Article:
Stronger Together

Blog June 29, 2016

Just as a body, though one, has many parts, but all its many parts form one body, so it is with Christ. For we were all baptized by one Spirit so as to form one body—whether Jews or Gentiles, slave or free—and we were all given the one Spirit to drink.Even so the body is not made up of one part but of many.

– 1 Corinthians 12:12-14 (NIV)

In 1 Corinthians, Paul compares the early church to a physical body. One analogy that he uses is that of an eye and a hand; the eye cannot tell the hand “I don’t need you.” The eye does not have the ability to grasp an object and without the eye, the hand will fumble around aimlessly. However, by working together, these parts are stronger and able to be more productive.

The same is true for members working together in a church setting. The pastor is not able to say to his elders, “I don’t need you,” or the elders say to those who volunteer weekly, “You are not needed here.” Because each of us has been given different spiritual gifts, by using those gifts and working in harmony, the church is able to flourish and prosper; we are stronger when we work together.

In a recent study (2013) conducted by the Office of Archives, Statistics, and Research, church members were asked about their relationships with their pastors, elders, and Sabbath School teachers. Specific areas on which they were asked included if they felt these church leaders knew them well; were warm, friendly, caring; and if the leaders had a positive impact on their spiritual lives.

In all surveyed divisions, more than 50% of respondents gave their Sabbath School teachers the highest rankings in these categories. Also, in most divisions, the SS teachers were consistently ranked above other local church officials.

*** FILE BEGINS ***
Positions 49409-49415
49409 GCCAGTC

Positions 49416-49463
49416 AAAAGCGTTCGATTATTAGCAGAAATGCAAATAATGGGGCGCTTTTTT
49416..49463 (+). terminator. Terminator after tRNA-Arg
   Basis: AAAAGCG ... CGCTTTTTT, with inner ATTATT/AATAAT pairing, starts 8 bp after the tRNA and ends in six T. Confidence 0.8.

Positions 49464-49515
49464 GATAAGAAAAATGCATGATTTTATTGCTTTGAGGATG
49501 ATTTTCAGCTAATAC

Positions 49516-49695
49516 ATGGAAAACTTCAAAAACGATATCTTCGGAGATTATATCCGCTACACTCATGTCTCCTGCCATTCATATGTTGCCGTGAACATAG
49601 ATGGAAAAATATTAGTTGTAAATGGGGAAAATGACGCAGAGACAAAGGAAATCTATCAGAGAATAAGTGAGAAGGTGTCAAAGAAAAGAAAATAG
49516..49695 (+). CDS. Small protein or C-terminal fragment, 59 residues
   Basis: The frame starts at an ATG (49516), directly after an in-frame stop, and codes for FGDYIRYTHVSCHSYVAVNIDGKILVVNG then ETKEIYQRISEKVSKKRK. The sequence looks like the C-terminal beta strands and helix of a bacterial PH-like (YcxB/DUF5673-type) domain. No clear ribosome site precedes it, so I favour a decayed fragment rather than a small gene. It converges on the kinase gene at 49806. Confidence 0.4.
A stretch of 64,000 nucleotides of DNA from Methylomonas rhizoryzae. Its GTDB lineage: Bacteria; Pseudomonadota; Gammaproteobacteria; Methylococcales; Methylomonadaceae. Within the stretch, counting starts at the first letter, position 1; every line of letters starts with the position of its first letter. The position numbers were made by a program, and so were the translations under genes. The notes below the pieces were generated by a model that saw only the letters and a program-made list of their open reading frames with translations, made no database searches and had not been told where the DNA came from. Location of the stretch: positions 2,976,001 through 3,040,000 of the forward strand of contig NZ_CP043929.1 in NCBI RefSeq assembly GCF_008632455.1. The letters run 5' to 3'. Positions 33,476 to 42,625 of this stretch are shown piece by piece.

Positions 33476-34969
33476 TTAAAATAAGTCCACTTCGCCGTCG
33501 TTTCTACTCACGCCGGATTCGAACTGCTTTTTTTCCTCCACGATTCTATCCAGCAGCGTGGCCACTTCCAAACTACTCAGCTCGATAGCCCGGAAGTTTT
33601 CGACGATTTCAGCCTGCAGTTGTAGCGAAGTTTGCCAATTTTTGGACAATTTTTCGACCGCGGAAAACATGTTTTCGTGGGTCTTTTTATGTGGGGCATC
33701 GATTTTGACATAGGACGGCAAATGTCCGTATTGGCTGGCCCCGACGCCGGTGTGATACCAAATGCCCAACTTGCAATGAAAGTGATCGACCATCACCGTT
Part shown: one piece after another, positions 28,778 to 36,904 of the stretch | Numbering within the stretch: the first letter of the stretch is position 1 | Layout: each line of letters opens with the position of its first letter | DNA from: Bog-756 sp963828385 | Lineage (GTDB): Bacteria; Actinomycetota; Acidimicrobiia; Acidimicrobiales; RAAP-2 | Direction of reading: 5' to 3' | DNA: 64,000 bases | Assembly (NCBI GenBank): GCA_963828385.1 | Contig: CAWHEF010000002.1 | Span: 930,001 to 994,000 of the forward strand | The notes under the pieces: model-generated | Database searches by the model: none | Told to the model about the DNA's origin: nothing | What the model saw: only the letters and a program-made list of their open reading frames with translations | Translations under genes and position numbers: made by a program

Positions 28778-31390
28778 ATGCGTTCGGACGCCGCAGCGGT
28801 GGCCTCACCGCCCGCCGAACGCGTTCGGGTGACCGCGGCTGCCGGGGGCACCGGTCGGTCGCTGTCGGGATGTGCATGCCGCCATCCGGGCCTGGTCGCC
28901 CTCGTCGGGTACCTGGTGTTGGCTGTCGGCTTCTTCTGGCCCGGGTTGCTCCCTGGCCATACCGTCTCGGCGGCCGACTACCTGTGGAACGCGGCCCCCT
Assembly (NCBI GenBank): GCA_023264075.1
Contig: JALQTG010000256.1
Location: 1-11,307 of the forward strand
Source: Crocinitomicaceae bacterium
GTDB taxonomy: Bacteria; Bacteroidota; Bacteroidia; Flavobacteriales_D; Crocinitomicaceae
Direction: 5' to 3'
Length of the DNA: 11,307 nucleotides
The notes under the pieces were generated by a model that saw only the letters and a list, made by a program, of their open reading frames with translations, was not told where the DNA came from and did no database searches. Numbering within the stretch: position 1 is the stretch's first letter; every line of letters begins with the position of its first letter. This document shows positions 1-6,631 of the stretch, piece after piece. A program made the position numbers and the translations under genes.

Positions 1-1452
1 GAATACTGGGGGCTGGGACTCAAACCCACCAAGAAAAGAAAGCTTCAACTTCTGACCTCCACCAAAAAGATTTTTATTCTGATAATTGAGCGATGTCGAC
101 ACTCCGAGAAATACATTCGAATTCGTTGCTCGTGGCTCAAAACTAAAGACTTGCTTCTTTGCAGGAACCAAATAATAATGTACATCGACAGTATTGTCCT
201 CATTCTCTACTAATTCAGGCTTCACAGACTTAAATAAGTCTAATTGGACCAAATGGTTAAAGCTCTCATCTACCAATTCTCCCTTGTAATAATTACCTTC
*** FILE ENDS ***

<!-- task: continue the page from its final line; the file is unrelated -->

Similarly, when asked to respond to the statement, “My pastor/Sabbath School leaders know me well,” answers varied globally. However, Sabbath School leaders consistently ranked highly in terms of maintaining strong relationships with church members.

  • 54.5% of respondents in the East Central Africa felt their Sabbath School leaders know them well, but only 46% felt their pastors know them.
  • 48% of respondents in the North American Division gave the highest ranking to Sabbath School leaders, but with a strong gender difference (56% among males, 41% among females).
  • 57.4% of respondents in the South American Division felt their Sabbath School leaders know them well, giving the second-highest rating to pastors (55%).
  • 54.2% of respondents in the Southern Asia-Pacific Division gave the highest ranking in terms of personal relationships to Sabbath School teachers and leaders, while 49.1% felt their pastors know them well.

While the pastors, elders, and other church leaders serve many important functions within the church, it appears that the relationships formed with Sabbath School teachers are those that hold the most personal impact. These Sabbath School teachers – most of the time, simply lay people who have volunteered the time and energy – are investing most deeply in the lives of church members. Because research shows that Sabbath School is such a strength for the church, it is vital that church administrators and pastors do all they can to not only build up their Sabbath School leaders but encourage the attendance of Sabbath School itself and find creative ways to persuade members of its value.

Each of us has been given special gifts by our Heavenly Father, but we cannot use those gifts in solitude and expect to be successful. We must work together, encourage each other, and compel each other to grow; only then will our church be able to reach its full potential.

For more information, check out Seventh-day Adventist Global Data Picture.

Created in collaboration with the Institute of Church Ministry.